F. Scott Fitzgerald is buried in Rockville, MD. You heard that right. Francis Scott Fitzgerald, author of The Great Gatsby and This Side of Paradise and one of the seminal American writers of the 20th century, is not buried in Paris, or New York, or Los Angeles, or even Princeton, but rests next to his wife, Zelda, and his daughter, Scottie, in a small, forgotten graveyard nestled between a thoroughfare and a train track in Rockville, MD.
The story of how he wound up there goes like this. Fitzgerald’s family had a long-standing history in the area. His father, Edward, grew up in Montgomery County, and F. Scott would often visit his Aunt, who lived near Rockville, as a child. He was named after Maryland’s own Francis Scott Key, composer of “The Star-Spangled Banner” and a direct relative of his somewhere along the cousin spectrum. His father was buried in the family plot at St. Mary’s Church in Rockville, and by all accounts, that’s where F. Scott always planned to be buried. Yet, his connection to the city, and the state of Maryland, was significantly more ancestral than biographical. The only place Fitzgerald actually lived in Maryland was Towson, 50 miles from Rockville, where he rented a house to be by his wife’s side as she underwent psychiatric treatment, presumably for schizophrenia, at Johns Hopkins Hospital in the early 30′s. Continue reading →
If you doubt, head over to the National Geographic Museum between now and September 2; the Jolly Roger flag hanging from the flagpole should convince you. If you need more persuasive evidence, head inside and wander through the museum’s latest exhibitReal Pirates.
From fore to aft, this exhibit rolls up the past, present, and future of the pirate vessel Whydah. Originally designed and used as a slave ship along the American-African slave routes, the Whydah was captured by pirate captain Sam Bellamy and used in his fleet to pillage more than fifty prizes across the Carribean. On a course for a New England harbor, the Whydah, her captain, and her crew ran into a violent nor’easter near Cape Cod and sank beneath the waves. With it went a hold full of pirate treasure and most of the men on board.
National Geographic chose to feature the Whydah exhibit for a number of reasons. According to Richard McWalters, Director of Museum Operations, the story of the Whydah crosses three seafaring trades: slavery, piracy, and recovery. Through the shipwreck’s history, visitors are exposed to the realities of the slave trade and its vessels, the life of a pirate crew during the eighteenth century, and the technology, dedication, and innovation of today’s salvage explorers. Continue reading →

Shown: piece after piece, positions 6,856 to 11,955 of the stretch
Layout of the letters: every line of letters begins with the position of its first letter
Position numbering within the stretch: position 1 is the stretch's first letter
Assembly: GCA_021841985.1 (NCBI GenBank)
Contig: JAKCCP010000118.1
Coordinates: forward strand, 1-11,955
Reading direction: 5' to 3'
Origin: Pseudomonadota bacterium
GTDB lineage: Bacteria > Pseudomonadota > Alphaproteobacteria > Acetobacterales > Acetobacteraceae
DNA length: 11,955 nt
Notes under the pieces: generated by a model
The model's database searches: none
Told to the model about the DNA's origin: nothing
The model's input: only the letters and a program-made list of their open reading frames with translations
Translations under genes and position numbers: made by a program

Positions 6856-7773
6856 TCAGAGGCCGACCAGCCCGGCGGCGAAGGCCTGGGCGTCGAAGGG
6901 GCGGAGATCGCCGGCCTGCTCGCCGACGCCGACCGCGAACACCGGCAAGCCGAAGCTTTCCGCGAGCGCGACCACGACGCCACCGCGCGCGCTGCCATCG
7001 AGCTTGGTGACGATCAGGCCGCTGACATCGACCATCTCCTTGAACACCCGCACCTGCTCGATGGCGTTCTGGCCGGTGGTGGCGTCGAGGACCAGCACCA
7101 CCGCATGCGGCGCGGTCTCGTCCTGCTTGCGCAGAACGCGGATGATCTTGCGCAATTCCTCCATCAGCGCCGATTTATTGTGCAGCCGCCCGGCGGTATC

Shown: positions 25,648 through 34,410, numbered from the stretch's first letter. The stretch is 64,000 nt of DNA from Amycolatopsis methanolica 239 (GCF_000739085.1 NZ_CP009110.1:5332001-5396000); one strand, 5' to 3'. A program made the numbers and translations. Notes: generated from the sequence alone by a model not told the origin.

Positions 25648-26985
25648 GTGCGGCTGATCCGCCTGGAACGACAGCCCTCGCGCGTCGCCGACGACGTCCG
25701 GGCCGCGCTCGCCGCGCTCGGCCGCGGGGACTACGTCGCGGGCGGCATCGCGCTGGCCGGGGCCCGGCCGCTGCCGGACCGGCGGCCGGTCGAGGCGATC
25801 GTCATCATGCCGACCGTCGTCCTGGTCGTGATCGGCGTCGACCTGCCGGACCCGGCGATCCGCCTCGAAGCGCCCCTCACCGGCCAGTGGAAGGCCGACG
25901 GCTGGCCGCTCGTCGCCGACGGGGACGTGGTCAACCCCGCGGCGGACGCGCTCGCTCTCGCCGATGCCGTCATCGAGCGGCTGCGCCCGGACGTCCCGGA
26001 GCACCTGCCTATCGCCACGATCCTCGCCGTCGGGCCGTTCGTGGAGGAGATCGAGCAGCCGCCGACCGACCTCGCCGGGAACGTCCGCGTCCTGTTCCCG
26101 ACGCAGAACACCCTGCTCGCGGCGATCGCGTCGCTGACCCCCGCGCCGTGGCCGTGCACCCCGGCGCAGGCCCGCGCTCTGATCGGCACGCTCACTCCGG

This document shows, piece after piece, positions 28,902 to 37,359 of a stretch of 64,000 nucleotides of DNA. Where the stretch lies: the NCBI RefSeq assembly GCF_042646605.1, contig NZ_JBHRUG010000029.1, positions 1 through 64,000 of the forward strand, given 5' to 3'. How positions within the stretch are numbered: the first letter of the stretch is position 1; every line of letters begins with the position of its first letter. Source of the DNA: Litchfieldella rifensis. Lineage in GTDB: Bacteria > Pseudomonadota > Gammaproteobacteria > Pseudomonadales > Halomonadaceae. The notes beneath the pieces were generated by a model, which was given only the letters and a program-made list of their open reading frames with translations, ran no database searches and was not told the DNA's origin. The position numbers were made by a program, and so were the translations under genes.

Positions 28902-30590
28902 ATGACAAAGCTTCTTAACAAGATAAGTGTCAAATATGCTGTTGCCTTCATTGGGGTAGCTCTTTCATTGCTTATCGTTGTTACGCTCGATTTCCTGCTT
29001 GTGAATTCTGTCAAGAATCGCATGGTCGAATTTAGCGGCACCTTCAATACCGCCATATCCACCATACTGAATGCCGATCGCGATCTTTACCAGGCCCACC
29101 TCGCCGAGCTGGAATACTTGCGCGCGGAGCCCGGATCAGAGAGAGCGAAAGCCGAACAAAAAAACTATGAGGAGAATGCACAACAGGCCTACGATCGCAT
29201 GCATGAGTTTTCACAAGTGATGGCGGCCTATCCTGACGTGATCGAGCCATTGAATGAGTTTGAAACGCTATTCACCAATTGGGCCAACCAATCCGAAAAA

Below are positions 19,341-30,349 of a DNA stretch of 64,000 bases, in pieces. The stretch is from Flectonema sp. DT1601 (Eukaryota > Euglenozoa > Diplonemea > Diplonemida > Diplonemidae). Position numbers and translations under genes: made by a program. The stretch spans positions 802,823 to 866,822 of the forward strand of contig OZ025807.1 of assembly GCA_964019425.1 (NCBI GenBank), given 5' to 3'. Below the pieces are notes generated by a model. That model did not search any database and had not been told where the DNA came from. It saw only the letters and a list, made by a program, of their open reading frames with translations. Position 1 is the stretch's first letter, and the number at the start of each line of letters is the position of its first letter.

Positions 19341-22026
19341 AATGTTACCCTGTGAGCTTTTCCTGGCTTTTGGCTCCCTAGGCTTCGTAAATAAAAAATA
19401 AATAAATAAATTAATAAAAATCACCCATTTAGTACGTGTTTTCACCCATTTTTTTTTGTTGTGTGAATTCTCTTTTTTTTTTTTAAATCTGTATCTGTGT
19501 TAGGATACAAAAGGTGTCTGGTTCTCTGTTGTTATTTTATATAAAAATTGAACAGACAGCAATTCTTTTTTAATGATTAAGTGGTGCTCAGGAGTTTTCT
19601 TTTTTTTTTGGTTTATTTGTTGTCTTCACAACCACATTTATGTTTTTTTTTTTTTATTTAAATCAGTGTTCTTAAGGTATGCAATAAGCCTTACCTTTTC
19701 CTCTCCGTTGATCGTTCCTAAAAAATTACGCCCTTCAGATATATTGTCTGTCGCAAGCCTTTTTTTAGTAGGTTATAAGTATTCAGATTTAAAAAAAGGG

By now, local Washington media has covered the internetwith their summaries of a timely – yet still largely ignored – issue involving a particular football team located in this area. While Racial Stereotypes and Cultural Appropriation in American Sports spoke to the broader issues regarding Native American culture and peoples and their use as sports logos and traditions, make no mistake: the local NFL team’s moniker was a lynchpin in the discussion. The topic was subject of one-third of the day’s symposium, and itself is well-covered elsewhere. (You can watch the recording online in its entirety.)
I couldn’t attend in person, so I settled for the live webcast. And I’ve spent time re-watching the panels as well, because there was so much information and passion involved I couldn’t catch all of it the first time around. I could probably write several blog posts about the topic, and may yet in the future.
But what I wanted to really comment here and now, since other outlets are more focused on the local team aspect, is some key comments made by Director Kevin Gover at the start of the day. Thanks to NMAI, I received a full copy of his remarks; they provide a context that is important to the background of the overall discussion. While I won’t simply copy them all here – you can listen to Dr. Gover online for that – I did want to point out some relevant comments. Continue reading →
Courtesy Sarah McNair-Landry and National Geographic
On December 6, an adventurous brother-sister team visits the National Geographic Museum to share about their experience kite skiing over two thousand miles through Canada’s arctic archipelago. Eric and Sarah McNair-Landry grew up with the Arctic Ocean and sled dogs in their backyard and have trekked across the polar regions since they were teenagers. Their journey saw them fend off polar bears and coping with extreme weather conditions along the way.
Their expedition traces the 1906 Roald Amundsen route through the Northwest Passage. That was the first time that it was actually successfully navigated by anyone following centuries of explorers hoping to discover a way through from the Atlantic to the Pacific north of Canada. The journey began in Tuktoyaktuk, located in Canada’s Northwest Territories and traveled east through Kugluktuk, Cambridge Bay, Gjoa Haven, Taloyoak, and Arctic Bay, before finally reaching the finish line at Pond Inlet on Baffin Island.
Author and Former CIA Agent Antonio Mendez (Photo courtesy Joanna Mendez)
On November 4, 1979, Iranian militants stormed the American embassy in Tehran and captured dozens of American hostages, sparking a 444-day ordeal and a quake in global politics that still reverberates today. But there’s a little-known drama connected to the crisis: six Americans escaped from the embassy only to remain trapped in the city, facing torture or death if the militants discovered their whereabouts. With time running out, CIA officer, Antonio Mendez devised an ingenious yet incredibly risky plan to rescue them.
Disguising himself as a Hollywood producer, and supported by a cast of expert forgers, deep-cover CIA operatives, foreign agents, and Hollywood special effects artists, Mendez traveled to Tehran under the guise of scouting locations for a fake science fiction film called Argo. While pretending to find the perfect film backdrops, Mendez and a colleague succeeded in contacting the escapees and smuggling them out of Iran right under the noses of their pursuers.